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I think my algorithm is spending more money than it has.

I think my algorithm is spending more money than it has. I have done a bit of research on it but haven't been able to figure it out in over in hour. It is probably an easy fix for you guys though. Thanks

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Backtest from to with initial capital
Total Returns
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Alpha
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Beta
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Sharpe
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Sortino
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Max Drawdown
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Returns 1 Month 3 Month 6 Month 12 Month
Alpha 1 Month 3 Month 6 Month 12 Month
Beta 1 Month 3 Month 6 Month 12 Month
Sharpe 1 Month 3 Month 6 Month 12 Month
Sortino 1 Month 3 Month 6 Month 12 Month
Volatility 1 Month 3 Month 6 Month 12 Month
Max Drawdown 1 Month 3 Month 6 Month 12 Month
# Backtest ID: 531520ffd6b9f10747fedd9a
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5 responses

I'm just guessing, so it would be nice if someone else could confirm or refute this.

if you insert the following at rows 18/19, you can at least see what is happening to your cash:

def handle_data(context, data):  
    record(cash=context.portfolio.cash)  

As you'll see, the cash balance goes from $100k to -$651k almost immediately.

I added a counter to the loop, and it looks like your subset of the universe is around 180 stocks. When you initially cycle through the portfolio, your cash will not change after you place an order but will only be reduced once the order has been executed, which should be observable at the next bar.

Putting another counter in line 25 of your code in the rsi long loop, I can see that the initial execution was to buy 37 tickers on 2008-01-25. Given that you are buying $20k per ticker, that would be about $740k. Starting cash of $100k - $740k = -$640k, so we are in the ballpark with the -$651k observed earlier.

I'm not sure what mechanisms Quantopian has in place to fail executions once cash has been depleted.

this seems similar to my question about selling short: https://www.quantopian.com/posts/how-to-sell-short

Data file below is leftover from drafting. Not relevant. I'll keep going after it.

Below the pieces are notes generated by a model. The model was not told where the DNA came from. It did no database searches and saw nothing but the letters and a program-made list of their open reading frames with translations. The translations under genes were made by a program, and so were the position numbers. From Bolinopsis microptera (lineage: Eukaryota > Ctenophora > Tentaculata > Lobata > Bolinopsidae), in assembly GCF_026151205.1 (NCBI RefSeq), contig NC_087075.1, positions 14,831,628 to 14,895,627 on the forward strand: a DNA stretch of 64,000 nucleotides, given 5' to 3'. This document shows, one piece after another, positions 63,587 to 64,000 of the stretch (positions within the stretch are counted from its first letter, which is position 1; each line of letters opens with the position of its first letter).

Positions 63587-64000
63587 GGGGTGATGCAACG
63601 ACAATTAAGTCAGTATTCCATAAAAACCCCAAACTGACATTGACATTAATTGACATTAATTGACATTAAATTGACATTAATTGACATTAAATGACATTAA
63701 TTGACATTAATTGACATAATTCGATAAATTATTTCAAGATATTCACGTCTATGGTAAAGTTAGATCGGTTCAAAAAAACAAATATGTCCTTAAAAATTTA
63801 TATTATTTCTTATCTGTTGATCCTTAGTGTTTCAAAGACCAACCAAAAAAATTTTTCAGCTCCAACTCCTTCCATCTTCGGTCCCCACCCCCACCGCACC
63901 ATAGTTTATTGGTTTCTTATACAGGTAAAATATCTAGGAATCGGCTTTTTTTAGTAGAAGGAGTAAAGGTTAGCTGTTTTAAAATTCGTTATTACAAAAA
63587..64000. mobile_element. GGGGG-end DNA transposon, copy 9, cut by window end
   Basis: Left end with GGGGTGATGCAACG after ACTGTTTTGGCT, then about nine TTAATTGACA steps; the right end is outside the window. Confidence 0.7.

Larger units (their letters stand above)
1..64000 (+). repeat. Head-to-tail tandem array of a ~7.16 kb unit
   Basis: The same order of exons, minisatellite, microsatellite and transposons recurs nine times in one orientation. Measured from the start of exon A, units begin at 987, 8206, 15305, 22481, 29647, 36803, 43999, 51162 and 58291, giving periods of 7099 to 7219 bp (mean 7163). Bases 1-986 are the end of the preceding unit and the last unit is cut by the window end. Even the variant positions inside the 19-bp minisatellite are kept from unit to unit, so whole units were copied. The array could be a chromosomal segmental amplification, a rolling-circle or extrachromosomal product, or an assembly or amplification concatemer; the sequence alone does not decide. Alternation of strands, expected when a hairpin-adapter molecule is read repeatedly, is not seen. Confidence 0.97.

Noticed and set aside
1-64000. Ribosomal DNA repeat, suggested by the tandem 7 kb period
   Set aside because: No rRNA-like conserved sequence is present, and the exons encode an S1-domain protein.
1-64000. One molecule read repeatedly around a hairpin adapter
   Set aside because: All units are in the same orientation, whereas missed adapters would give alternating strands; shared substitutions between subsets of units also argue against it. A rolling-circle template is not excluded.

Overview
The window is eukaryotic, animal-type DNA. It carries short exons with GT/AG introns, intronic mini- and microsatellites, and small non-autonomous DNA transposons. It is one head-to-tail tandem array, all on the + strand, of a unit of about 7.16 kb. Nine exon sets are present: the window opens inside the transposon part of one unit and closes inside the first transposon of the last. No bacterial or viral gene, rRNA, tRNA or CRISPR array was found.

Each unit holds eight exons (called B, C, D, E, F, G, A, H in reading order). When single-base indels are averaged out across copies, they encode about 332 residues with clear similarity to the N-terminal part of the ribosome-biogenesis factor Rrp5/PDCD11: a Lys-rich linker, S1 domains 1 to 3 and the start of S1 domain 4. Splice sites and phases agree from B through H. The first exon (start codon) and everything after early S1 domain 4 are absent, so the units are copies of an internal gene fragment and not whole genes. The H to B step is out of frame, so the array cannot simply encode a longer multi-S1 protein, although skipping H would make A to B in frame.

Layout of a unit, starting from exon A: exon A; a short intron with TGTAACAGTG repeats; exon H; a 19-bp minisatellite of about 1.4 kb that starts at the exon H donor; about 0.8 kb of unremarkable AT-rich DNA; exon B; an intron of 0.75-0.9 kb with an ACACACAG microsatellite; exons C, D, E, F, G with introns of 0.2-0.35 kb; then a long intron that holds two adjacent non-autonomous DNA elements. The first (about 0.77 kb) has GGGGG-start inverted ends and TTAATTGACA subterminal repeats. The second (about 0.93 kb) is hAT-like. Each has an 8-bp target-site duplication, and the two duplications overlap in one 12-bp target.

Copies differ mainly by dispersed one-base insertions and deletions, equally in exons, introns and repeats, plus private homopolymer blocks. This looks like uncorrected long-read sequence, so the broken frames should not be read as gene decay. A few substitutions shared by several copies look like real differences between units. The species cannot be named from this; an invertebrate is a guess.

you should consider using order_target_percent() instead. i changed my algo to use that (instead of an actual cash/stock amount) and everything's now working good.

I would like to see an answer from the Q staff about the handling of context.portfolio.cash.
I see two problems:
1) When an order long is sent, the "available cash" should be immediately decreased (yes, maybe a new field is required...). This would make thing much more realistic and comparable to what happens when working with real money.
2) For the same reason (good simulation of real operation), when a short order is sent the available cash should be immediately decreased by the margin amount (typically 50% of the value sold).
In my opinion these tasks, being always the same, should be handled by the platform, not by the algorithms.

Hi Leopoldo,

  1. That's an interesting idea - I'd like to understand why you're looking for that. Currently if you have a field in you algo called "available_cash" or "get_open_orders", checking either of these fields is the same amount of work. In your algo, the available cash is decreased once the orders are filled to mimic real-world conditions. We created this behavior because you cannot know the price until the order is filled. We have other convenient methods for cash management, including order_target_value() and order_target_percent() as Jason mentioned.

  2. A margin model is a great idea! And we've gotten a lot of requests for it. It's on our wish list and we hope to implement it in the future. Until there is a convenient built-in function, try using this code shared by David: https://www.quantopian.com/posts/margin-requirements

Cheers,
Alisa

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Thanks guys! Colin, thanks for examining my algorithm for me. I wasn't aware that the portfolio.cash is only updated daily/minutely. Jason, I implemented what you recommended I set the max position I could own in any stock equal to 100/180 %. I don’t think it is working perfectly yet, but I’ll work on it.